This story was co-published with the Anchorage Daily News, a member of the ProPublica Local Reporting Network.
In the fall of 2018, the Anchorage Daily News published an article with the headline, “A second woman comes forward to say she was raped in Nome without consequence.” The story included a request: The ADN said it would be reporting further on the subject of sexual abuse in Alaska, and invited readers to confidentially share their accounts of sexual violence.
More than 200 of them did.
We’ve long known Alaska has among the highest rates of sexual crimes in America. It’s a topic we’d wanted to explore more deeply for years. But a challenge had always been the willingness of victims, many of them traumatized and fearful of being shunned by their family or their community if they spoke out. By 2018, for many reasons, that had changed in Alaska. Survivors began comparing notes, sharing emotional Facebook posts and, importantly, confiding in us.
Months of national headlines described powerful men, one after another, accused of serious sexual misconduct. Alaska had its own string of horrible stories involving sexual violence. But the #MeToo movement in Alaska was different. Survivors had to reckon with systemic issues that simply didn’t exist in other parts of the country.
Those stories — personal, detailed, often violent and in many cases unresolved — were a key factor in the Daily News deciding to pursue an extensive, sustained examination of sexual violence in Alaska. The project, “Lawless,” launched in 2019 with ProPublica’s Local Reporting Network.
Those first brave Alaskans’ accounts have helped drive our reporting on gaps in law enforcement and why the problems in Alaska, in urban and rural areas of the state, aren’t getting better. We were honored to be recognized with the Pulitzer Prize for Public Service for our work last year. We’re not stopping.
Today we’re publishing our most ambitious effort yet to give voice to those who have been sexually assaulted in the state. We have talked to hundreds of survivors over the past year. Though most are not named, their stories have informed our reporting. Some were ready to share their experience publicly, and we’ve designed this project to give them a way to do that. They come from all walks of life. Alaskans from ages 23 to 73, men and women, urban and rural, Native and non-Native. People who turned to the criminal justice system, and more often those who didn’t.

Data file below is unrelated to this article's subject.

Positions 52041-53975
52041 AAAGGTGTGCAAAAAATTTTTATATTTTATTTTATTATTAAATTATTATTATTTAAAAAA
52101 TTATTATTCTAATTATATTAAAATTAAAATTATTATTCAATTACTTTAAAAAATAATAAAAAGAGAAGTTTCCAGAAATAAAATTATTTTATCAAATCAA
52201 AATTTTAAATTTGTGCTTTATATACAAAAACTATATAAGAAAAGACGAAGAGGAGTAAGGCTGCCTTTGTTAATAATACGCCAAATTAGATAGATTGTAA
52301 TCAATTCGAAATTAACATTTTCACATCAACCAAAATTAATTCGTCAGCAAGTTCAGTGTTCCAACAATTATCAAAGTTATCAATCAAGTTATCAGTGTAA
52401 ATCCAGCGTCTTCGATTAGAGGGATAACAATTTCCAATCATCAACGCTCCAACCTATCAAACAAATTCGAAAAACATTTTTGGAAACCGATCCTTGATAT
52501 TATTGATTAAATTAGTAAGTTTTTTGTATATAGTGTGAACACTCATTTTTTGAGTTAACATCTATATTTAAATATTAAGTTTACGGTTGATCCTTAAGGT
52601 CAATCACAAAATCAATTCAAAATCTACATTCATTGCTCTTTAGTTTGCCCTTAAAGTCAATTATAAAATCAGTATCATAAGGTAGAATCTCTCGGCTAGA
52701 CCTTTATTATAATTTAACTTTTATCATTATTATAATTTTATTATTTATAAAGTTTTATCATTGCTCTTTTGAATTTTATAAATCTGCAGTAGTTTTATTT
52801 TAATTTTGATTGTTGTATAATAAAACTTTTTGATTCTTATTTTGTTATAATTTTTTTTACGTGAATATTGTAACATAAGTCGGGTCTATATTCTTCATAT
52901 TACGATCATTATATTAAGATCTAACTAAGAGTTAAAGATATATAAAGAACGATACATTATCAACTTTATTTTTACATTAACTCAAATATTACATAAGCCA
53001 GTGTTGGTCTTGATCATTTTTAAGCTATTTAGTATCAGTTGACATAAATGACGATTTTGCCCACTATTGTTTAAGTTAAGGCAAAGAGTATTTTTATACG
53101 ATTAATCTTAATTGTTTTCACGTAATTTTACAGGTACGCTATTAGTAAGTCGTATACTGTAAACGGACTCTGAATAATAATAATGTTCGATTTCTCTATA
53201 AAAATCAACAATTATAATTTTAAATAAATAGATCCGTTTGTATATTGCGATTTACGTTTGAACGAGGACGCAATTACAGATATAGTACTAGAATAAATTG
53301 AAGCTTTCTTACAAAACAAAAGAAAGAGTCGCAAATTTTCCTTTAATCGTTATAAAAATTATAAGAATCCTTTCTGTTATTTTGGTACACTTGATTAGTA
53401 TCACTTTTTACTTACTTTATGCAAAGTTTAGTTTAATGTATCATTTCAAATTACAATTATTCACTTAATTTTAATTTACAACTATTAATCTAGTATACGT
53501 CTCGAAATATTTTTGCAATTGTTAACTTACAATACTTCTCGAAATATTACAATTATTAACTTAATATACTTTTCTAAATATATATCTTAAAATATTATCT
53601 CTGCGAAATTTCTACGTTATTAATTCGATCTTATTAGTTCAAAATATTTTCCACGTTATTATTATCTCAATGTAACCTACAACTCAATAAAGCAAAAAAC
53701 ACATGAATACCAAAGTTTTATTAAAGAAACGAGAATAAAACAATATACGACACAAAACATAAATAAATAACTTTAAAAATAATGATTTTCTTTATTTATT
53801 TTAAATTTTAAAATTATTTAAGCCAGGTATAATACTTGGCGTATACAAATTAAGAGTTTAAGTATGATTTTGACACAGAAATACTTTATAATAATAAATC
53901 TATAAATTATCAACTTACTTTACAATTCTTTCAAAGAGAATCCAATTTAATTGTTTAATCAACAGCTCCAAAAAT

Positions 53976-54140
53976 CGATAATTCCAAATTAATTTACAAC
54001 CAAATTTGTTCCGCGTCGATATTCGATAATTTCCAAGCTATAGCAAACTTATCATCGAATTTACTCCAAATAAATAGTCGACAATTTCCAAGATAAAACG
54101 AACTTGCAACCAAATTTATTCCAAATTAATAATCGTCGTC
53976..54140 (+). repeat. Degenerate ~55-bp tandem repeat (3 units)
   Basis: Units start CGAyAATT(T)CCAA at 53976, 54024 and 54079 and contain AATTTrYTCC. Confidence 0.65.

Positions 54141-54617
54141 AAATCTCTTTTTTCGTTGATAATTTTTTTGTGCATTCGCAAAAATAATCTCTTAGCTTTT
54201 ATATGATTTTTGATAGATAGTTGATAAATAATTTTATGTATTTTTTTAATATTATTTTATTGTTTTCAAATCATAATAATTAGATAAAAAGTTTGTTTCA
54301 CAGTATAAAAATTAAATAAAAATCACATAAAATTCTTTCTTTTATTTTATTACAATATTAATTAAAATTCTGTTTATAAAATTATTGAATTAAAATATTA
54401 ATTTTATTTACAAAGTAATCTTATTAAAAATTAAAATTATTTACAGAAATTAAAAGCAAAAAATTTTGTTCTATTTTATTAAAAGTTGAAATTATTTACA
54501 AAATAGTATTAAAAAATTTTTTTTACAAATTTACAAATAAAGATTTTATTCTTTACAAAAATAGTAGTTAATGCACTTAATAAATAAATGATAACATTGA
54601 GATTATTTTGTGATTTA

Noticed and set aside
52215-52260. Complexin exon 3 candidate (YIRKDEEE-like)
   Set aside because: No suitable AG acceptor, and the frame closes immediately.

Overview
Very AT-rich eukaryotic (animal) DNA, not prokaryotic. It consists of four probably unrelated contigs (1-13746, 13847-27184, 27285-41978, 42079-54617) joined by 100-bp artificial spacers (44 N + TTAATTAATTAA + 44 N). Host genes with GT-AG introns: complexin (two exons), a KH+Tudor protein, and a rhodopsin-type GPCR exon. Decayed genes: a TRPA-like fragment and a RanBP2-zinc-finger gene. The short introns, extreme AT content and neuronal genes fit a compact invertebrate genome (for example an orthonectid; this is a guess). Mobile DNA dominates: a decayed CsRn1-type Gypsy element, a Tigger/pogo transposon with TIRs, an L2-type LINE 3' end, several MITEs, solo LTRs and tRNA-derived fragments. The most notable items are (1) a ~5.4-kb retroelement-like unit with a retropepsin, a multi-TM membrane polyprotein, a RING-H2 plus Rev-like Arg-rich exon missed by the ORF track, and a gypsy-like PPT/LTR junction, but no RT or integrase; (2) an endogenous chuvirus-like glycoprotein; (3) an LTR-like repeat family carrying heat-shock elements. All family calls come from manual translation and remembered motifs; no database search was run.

What you’re seeing today is the result of that extraordinary effort, an effort that involved more than a dozen people on our staffs working together across thousands of miles. It involved photographers traveling all over Alaska and even to other states. We talked to a mother and a daughter who were both sexually abused as young women and who chose to share their experiences. We talked to a group of women at Hiland Mountain Correctional Center, serving time for crimes they had committed, while men who sexually abused them as girls lived free.
We heard stories of deep despair, of PTSD, of depression, of turning to substances to numb the pain. But we heard nearly as many stories of recovery and resilience. We heard how people are not allowing themselves to be defined by the violence against them. They are participating because they want others to know they are not alone.
We heard a number of common themes: People who were victimized time and again, those who didn’t report it because they thought no one would believe them, those who felt they didn’t get justice through the criminal justice system though they followed the right steps, those who didn’t feel they could get help, and those who felt they were traumatized further when they spoke up. Over the next month, you will read stories that exemplify each theme.
This was a collaborative reporting process, not just between our newsrooms, but also with those we were writing about. We asked the profile subjects to pick the place in which they’d be photographed and the emotions they wanted to convey. Our team spent hours talking with each person and made sure they were comfortable with every aspect of how their story would be presented. No facts were changed as part of this process. In some cases, as part of the reporting process, we contacted the alleged abusers. For some it was the first time they had been confronted.
It was deeply empowering both for our sources and for our journalists. During a fact check, a source wrote to one of our colleagues, “I am so proud to be a part of this. I cannot help but beam with pride that I may help break the silence & many more will step forward. This is amazing to be a part of.”
We are publishing this collection online and will be featuring individual profiles through the course of the month in the print edition of the ADN. Most of the stories are concise summaries of what happened and what the people involved want to say about it; some are in-depth explorations of the themes above.
We are asking for your help as we move forward with our collaboration. This year we’re planning to explore how cases that are reported to law enforcement move through the criminal justice system. Have you reported a sexual assault to police or do you know someone who has? We’d like to hear about your experience.
Finally, we know our project will provoke a range of emotions in those who view it. We recognize many people are still suffering in silence. We have collected advice and guidance from experts as a resource for anyone who sees themselves in these profiles. We hope this project lets you know that there are others like you out there. We hope this will continue a vital conversation in Alaska and beyond.